In situ microphysics information measured both in the air and at the surface using a combination of 2D Video and Parsivel disdrometers combined with micro rain radars (MRRs) will also be used to constrain polarimetric radar microphysical property retrievals to expand the more limited in situ sampling to the full radar sampling volumes for synthetic testing of other satellite rainfall algorithms. Coincident scanning via the University of Bonn Advanced Microwave Radiometer for Rain Identification (ADMIRARI) radiometer/MRR platform will provide coincident information on cloud water contents. This approach involves careful reconstruction of the full 3D volume of cloud and precipitation hydrometeors in both liquid and ice phases using all available in situ observations and state-of-the-art polarimetric radar hydrometeor identification and retrieval algorithms. Synthetic data will be created using two different approaches. The first approach is a direct frequency mapping method (Chandrasekar et al 2006). The method uses scattering simulations to calculate mapping functions that relate radar reflectivity observations at one frequency to reflectivity values at another frequency. This approach can be further constrained by utilizing dual-polarization and multi frequency observations. The second approach is based on radar microphysical retrievals. Dual-polarization radar observations will be used, where appropriate, to retrieve precipitation microphysical properties such as DSD parameters and/or precipitation type. Moreover, the field campaign data will enable testing of specific retrieval methods (e.g., retrieval of Dm based on ZDR) for quantifying the error structure of the multi-parameter radar-based retrieval methods in light rain. The retrieved values will be used to calculate observations (with error) at different frequencies. Ground and aircraft based observations will be used to validate proposed algorithms. This information will be augmented with associated temperature, humidity, and surface wind speed information from regional analyses and used as input to satellite simulators that model appropriate satellite geometry and antenna patterns to generate PMW TBs covering the range of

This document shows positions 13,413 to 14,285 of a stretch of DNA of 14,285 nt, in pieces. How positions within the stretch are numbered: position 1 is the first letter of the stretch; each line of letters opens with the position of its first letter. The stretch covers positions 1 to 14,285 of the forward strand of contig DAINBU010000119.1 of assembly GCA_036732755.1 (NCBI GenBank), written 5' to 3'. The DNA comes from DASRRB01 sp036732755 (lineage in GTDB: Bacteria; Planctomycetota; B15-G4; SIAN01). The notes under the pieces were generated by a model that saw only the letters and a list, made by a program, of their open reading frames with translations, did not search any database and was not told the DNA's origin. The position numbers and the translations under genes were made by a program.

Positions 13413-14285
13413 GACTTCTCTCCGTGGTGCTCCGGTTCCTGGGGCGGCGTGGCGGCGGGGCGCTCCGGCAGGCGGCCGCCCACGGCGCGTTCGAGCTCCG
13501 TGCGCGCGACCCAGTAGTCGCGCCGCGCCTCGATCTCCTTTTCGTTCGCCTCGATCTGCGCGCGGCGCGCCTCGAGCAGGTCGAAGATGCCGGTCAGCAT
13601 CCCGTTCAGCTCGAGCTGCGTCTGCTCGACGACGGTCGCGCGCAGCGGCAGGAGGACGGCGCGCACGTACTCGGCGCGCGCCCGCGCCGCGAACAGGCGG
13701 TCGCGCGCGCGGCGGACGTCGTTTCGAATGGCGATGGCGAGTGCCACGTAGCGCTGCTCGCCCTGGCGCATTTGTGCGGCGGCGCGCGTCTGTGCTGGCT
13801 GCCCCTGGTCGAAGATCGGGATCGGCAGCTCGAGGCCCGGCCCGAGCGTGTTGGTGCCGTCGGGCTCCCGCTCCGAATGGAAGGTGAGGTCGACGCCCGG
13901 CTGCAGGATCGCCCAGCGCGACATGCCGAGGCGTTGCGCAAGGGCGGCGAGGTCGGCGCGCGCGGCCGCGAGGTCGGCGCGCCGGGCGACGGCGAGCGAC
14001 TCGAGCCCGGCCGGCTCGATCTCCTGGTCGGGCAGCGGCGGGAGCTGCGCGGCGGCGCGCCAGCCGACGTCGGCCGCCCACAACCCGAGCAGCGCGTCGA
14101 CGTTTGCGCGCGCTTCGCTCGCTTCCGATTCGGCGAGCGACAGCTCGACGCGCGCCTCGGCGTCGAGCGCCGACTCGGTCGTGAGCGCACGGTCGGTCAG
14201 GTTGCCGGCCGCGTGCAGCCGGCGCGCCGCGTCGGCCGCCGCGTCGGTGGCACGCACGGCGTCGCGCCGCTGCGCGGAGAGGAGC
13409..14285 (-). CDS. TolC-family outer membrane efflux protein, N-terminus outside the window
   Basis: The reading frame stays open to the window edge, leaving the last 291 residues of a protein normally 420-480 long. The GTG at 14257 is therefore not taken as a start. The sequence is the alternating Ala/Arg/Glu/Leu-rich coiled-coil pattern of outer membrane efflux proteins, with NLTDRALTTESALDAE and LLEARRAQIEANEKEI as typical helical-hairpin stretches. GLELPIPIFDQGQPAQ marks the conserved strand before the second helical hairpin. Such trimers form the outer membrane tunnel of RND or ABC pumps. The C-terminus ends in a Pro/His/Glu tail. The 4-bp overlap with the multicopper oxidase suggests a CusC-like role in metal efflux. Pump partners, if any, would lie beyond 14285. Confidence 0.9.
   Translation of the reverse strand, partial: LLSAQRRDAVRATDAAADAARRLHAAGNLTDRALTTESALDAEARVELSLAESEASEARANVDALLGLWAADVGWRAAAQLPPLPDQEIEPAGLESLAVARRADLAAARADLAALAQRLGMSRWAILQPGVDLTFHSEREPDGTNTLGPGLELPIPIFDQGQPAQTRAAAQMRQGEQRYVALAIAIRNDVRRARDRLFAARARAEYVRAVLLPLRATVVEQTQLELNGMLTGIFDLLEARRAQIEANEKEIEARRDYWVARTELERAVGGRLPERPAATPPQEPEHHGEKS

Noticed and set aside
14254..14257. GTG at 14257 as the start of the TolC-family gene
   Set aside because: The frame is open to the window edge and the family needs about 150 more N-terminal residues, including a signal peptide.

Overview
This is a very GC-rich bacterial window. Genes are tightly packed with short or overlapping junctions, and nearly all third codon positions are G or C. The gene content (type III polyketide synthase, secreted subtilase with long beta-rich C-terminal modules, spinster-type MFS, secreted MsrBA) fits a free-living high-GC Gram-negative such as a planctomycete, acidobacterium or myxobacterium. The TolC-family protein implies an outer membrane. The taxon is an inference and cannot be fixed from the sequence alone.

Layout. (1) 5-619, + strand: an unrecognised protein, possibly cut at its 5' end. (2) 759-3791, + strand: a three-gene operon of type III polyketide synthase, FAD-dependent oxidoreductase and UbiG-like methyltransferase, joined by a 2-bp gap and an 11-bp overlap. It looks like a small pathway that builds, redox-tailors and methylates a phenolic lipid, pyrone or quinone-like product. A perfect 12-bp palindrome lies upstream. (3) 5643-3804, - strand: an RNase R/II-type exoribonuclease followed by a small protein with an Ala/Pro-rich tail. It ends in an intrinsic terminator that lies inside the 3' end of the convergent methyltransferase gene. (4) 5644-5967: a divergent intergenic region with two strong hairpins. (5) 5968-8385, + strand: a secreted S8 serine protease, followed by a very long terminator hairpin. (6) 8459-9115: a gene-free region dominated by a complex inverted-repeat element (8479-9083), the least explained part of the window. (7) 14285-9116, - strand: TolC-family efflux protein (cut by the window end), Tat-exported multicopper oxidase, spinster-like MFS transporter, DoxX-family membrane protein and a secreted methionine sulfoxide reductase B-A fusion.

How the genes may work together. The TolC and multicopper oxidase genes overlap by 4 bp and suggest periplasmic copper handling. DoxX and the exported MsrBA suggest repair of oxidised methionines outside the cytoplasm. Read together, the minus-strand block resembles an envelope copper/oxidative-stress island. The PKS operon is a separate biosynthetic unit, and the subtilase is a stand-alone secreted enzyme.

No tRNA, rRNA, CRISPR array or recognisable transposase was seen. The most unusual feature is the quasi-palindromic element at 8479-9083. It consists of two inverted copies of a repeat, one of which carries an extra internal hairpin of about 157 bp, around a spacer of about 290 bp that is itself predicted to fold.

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frequencies from 6 - 183 GHz and Ka- and Ku-band radar reflectivities. This empirical database can, in turn, be used as input to rainfall retrieval algorithms of varying complexity to study both the detection characteristics and retrieval uncertainties of current and proposed satellite precipitation sensors. This approach allows all relevant algorithm assumptions to be varied over appropriate ranges observed during LPVEx to assess the impact of individual assumptions on retrieval performance.

3.3

Development of a Cloud Resolving Model (CRM) database